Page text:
Now to the world building. The premise of the book is that Germany partially won WWII before exhaustion & the advent of nuclear weapons forced the surviving countries into a negotiated peace. After that point Germany essentially takes the place of the Soviet Union in our timeline, so that 20 years after the war the United States and Germany are in a nuclear-enforced Cold War. And during the events of the book, relations are gradually thawing to the point of detente, and people on the diplomatic side of things have no interest in fresh atrocities being uncovered that could derail the diplomatic overtures.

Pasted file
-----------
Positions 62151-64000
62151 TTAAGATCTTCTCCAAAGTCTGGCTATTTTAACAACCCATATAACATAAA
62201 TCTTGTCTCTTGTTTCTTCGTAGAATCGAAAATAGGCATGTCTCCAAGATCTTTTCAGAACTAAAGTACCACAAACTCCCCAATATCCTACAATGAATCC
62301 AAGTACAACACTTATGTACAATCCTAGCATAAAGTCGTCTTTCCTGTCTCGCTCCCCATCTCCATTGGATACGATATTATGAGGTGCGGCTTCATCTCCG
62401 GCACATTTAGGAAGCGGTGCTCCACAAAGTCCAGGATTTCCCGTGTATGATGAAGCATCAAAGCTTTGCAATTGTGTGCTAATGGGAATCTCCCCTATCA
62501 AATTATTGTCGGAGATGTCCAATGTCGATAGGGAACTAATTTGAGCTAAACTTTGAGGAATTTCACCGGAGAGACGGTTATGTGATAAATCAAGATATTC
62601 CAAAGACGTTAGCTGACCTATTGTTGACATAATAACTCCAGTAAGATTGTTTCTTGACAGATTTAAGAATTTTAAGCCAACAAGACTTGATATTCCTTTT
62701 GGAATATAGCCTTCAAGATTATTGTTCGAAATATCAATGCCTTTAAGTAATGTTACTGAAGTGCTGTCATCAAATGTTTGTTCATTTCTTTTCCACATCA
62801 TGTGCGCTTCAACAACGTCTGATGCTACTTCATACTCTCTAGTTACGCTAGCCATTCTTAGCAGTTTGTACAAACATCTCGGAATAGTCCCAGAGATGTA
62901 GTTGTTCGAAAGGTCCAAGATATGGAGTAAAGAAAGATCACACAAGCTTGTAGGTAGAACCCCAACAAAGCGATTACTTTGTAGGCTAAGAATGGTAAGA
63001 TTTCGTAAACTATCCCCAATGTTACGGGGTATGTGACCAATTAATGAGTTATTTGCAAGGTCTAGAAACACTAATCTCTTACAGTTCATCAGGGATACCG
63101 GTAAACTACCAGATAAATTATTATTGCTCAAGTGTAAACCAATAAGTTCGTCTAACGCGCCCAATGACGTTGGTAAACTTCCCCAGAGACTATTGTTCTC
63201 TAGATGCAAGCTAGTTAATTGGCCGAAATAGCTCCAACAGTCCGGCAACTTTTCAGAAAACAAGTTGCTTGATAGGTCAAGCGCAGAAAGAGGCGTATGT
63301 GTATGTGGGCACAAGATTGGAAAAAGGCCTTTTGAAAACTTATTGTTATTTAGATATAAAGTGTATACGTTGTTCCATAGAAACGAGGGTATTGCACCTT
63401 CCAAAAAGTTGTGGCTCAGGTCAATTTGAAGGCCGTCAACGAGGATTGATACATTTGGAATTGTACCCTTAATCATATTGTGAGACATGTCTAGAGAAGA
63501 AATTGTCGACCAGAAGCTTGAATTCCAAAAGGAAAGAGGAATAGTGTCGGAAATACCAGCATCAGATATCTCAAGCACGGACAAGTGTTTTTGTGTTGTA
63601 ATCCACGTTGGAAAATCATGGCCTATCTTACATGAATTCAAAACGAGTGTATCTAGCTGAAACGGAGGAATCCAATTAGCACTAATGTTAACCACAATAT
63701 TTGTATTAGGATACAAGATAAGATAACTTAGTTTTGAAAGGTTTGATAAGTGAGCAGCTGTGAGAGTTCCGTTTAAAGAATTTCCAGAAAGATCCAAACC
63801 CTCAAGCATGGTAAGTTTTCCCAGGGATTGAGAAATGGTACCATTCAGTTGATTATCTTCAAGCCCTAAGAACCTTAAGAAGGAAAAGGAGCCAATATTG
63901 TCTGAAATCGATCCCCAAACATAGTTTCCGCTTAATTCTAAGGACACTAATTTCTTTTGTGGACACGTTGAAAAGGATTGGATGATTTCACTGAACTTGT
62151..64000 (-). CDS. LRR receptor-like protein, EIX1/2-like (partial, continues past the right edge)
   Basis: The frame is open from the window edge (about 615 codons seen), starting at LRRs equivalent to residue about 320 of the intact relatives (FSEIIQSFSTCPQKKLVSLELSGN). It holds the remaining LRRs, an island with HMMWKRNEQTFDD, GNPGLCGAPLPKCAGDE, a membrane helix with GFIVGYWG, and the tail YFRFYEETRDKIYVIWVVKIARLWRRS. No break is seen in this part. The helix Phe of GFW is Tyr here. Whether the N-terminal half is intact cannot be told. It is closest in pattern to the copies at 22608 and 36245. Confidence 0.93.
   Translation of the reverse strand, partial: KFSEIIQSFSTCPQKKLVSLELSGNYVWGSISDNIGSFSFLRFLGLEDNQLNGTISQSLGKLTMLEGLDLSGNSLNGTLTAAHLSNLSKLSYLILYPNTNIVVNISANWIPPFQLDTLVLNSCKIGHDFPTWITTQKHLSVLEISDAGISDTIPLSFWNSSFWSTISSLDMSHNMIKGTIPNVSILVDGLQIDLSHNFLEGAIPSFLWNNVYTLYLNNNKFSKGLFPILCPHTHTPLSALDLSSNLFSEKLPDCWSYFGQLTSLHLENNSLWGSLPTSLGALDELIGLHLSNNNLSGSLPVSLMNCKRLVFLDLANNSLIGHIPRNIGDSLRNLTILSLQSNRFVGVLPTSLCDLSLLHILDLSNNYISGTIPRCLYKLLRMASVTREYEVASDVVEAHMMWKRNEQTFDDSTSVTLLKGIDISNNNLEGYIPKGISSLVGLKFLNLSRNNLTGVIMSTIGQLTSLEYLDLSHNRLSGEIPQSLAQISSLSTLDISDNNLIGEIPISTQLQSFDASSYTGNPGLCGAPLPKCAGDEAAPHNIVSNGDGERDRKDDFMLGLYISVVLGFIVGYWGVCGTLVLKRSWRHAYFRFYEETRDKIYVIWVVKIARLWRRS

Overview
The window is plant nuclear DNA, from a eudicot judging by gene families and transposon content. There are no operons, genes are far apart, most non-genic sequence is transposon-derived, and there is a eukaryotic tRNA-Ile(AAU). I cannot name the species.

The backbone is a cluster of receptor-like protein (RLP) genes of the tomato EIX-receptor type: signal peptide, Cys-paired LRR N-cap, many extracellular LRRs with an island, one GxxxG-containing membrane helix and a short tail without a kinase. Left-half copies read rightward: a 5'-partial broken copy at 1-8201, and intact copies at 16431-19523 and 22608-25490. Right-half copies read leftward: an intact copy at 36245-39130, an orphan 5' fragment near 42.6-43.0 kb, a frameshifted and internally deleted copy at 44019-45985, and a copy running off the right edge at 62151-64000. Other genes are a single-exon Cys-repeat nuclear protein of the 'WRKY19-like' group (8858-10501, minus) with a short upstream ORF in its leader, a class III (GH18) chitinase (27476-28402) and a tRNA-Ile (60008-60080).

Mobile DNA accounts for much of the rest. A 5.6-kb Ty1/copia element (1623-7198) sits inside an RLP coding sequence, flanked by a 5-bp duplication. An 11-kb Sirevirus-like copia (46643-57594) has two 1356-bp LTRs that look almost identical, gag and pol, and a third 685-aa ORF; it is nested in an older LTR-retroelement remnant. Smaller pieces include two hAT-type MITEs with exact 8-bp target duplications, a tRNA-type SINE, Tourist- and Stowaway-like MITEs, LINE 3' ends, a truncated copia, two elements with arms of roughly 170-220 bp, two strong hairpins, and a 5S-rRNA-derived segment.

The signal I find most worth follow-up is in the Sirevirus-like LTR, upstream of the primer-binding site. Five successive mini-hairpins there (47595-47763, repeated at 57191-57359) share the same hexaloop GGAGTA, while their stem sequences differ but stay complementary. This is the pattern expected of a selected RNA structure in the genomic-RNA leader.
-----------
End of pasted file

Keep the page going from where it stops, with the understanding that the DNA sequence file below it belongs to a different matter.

Ok, that is in the book. In the real world, scholarship/propaganda around the war went through several phases. During the war Soviet atrocities were downplayed in the West since they were our allies, and then after the war the situation was reversed as Germany become our ally and the Soviets our adversary. So for that whole period Soviet atrocities were highlighted, while at least some of the German crimes were covered up. And then, finally, in the 90s, both of these countries were open & neither of them were our adversary, and so we get the fullest and most complete picture of the last 70 years. The problem is that the book was written before this final stage of scholarship, and so its understanding of the war is at least partially incomplete. In particular, the book doesn't really grapple with the full scale of Nazi Germany's crimes, e.g. they were trying to genocide not just the Jewish people but *everyone* in the Soviet Union, and Germany's strategic decisions during the war only made sense in the context of that goal. But in the book Germany has defeated Russia, and there's still tens of millions of Russians running around and causing problems as resistance fighters. And so you get this weird sort of twinning effect, where people in the book are interested in manipulating the news/scholarship/education to serve their political/diplomatic ends, but the author and the book itself is shaped by these same efforts going on in real life.